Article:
I guess I should just bite the bullet and admit it: I can't keep up with this blog as much as I'd like. Either I'm too busy with the usual stuff of life/work (which nobody wants to read about - and I sure don't want to waste time writing about), or there ends up being so much cool stuff going on at once that - before I know it - days/weeks have passed and it's then old news. That's a nice problem to have, but still a "problem" when it comes to blogging. I'll just try to post more often so things don't backlog & build up too much.
And there have been a LOT of things lately. Since my last full progress report (way back on May 18 - ugh!) I:
- Added an EMD SW-1 to the roster, as leased power from the B&M (Why?)
- Was lucky #7 guest on the Around the Layout podcast
- Got to a level of "done-ness" at Cromwell
- Attended my first NERPM since 2019(!)
- Did my first Facebook Live Video Layout Tour (thankfully, I later posted it to YouTube here)
- Got a model of the Sunset Diner in Cromwell, Built by Bill(TM)
- Started stripping the paint off the SW-1
The cab is a bit more complicated and at first I was just going to try and mask the windows and paint right over the factory paint (maybe trying to remove the road number first). But on advice from friend Schuyler, I used a (very!) small screwdriver to gently pry up the contact board for the rear light (see pic above). . .
. . . used tweezers to peel off the electrical tape . . .
. . . and pulled the rear light out of the casing. I also used a small screwdriver to pry out the windows (remove the side windows first) and pry off the headlight casing. Unfortunately, the rear light lens is so well glued in that I couldn't remove it. So I may end up just having to mask that off for painting.
With everything taken apart down to the main styrene body parts, it was time to strip the paint! (Beware - graphic images - PRR fan viewer discretion advised).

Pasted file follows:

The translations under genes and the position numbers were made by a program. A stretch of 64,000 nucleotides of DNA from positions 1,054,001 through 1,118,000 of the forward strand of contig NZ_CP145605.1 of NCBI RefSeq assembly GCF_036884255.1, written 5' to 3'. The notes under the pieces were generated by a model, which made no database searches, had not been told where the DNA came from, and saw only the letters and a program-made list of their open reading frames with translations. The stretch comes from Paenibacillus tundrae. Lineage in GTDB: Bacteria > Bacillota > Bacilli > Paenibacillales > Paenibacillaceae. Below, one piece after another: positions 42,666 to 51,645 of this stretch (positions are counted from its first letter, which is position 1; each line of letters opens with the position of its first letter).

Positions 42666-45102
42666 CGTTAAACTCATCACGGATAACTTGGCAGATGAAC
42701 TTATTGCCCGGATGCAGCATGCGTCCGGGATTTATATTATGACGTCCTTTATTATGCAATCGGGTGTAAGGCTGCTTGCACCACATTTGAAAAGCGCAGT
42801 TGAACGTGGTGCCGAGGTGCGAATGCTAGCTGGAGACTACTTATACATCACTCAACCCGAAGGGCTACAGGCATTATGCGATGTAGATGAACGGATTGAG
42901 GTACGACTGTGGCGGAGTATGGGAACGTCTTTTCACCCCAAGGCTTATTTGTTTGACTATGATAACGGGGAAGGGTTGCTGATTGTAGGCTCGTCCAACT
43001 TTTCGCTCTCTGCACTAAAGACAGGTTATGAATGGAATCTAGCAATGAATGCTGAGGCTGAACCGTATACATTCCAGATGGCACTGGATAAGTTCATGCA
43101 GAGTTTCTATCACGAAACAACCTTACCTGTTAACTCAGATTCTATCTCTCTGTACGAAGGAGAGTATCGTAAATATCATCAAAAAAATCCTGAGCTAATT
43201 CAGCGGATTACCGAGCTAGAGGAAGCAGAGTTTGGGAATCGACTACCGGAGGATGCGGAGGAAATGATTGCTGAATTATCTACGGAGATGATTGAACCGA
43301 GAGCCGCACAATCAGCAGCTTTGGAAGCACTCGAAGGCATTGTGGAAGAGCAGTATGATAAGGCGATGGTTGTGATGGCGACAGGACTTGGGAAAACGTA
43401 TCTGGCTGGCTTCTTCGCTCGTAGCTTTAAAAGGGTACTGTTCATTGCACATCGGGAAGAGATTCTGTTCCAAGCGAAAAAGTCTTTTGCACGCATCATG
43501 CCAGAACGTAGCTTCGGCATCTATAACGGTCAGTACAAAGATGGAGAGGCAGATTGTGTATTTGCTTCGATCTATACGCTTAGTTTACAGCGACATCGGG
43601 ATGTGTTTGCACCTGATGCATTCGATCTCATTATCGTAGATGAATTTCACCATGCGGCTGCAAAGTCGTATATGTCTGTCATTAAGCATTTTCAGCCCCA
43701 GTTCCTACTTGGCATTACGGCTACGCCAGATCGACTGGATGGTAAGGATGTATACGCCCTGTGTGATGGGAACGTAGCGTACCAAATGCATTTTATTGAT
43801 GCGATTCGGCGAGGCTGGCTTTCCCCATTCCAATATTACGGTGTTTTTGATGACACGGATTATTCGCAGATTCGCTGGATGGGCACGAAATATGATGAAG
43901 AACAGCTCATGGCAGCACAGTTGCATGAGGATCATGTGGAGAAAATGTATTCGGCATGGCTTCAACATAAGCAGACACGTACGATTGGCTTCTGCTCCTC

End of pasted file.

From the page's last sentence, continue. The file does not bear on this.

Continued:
|Reminds me of a frog in formaldehyde %^)|
I then dumped the whole jar & parts into a bowl and, using a soft/old toothbrush, gently cleaned off the remaining paint residue. I was pleasantly surprised at how easy it all came off - no hard scrubbing needed at all.
While I've since heard from others that 91% alcohol is safe for plastic (some folks claiming to have left parts soaking for days/weeks!), and won't even unglue details, I moved the parts over to a "stop bath" of soapy water for final cleaning.
After a final rinse under running water, and air drying, this former PRR unit is ready for additional details, paint, and decals to convert it to B&M 1109!
I haven't just been working on the SW-1 though.... While I was in PA, I scored a set of ESSO gas station decals at one of the hobby shops we visited. So I've been trying to get that finished too. But I'll save that story for next time...
I wonder if the 91% alcohol treatment works because of modern paint composition? In other words, would it strip old fashioned enamel model paint?ReplyDelete
The only painting projects I have done started with undecorated models. One or two repaints that I have were done by a professional; I am too chicken to try stripping paint!!
Hey Shawn! Thanks for taking the time to stop by and leave a comment - just sorry it's taken me so long to reply! I think you're right - the alcohol works on more modern stuff, though I've heard it still won't budge Kato and some other model's paints. Guess I was lucky!Delete